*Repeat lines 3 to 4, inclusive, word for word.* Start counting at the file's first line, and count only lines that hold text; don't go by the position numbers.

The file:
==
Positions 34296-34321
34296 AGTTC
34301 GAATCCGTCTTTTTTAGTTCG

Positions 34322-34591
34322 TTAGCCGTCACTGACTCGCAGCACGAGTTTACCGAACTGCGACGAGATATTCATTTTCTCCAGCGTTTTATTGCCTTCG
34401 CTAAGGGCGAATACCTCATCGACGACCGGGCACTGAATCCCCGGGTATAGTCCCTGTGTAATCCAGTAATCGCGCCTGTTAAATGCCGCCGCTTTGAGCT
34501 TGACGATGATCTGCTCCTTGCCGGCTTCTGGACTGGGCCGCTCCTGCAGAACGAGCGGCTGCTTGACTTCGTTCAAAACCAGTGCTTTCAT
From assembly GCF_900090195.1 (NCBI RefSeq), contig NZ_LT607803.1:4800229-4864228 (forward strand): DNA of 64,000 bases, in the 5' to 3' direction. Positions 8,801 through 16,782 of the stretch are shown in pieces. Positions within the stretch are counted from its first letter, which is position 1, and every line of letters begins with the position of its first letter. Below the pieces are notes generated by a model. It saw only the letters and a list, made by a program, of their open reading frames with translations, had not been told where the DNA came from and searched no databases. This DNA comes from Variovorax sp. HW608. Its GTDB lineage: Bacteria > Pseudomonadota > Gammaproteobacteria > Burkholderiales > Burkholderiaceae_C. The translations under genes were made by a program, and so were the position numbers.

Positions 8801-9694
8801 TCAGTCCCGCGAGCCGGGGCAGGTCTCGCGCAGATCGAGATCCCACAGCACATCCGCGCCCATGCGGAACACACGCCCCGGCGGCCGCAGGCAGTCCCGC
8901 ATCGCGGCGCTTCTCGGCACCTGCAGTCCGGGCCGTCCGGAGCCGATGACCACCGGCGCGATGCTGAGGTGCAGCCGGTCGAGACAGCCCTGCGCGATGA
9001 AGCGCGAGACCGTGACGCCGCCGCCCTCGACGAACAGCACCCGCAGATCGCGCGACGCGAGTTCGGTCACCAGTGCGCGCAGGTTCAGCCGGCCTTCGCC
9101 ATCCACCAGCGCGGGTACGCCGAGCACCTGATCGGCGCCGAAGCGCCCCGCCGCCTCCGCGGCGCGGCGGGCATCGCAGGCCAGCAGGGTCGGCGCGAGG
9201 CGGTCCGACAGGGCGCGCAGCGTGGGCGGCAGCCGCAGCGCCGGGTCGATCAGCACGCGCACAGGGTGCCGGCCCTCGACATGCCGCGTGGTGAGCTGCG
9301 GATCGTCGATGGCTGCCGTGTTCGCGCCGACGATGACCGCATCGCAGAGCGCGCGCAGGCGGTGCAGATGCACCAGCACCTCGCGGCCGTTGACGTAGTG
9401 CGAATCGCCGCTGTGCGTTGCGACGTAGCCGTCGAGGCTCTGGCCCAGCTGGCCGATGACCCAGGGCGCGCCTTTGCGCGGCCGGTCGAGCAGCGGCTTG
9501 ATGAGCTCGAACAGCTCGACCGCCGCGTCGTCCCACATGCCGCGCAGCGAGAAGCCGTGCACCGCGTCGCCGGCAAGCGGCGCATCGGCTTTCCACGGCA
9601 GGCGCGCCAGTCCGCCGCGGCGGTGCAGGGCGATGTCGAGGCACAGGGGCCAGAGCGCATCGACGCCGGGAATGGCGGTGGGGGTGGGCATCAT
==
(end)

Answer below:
34301 GAATCCGTCTTTTTTAGTTCG

Positions 34322-34591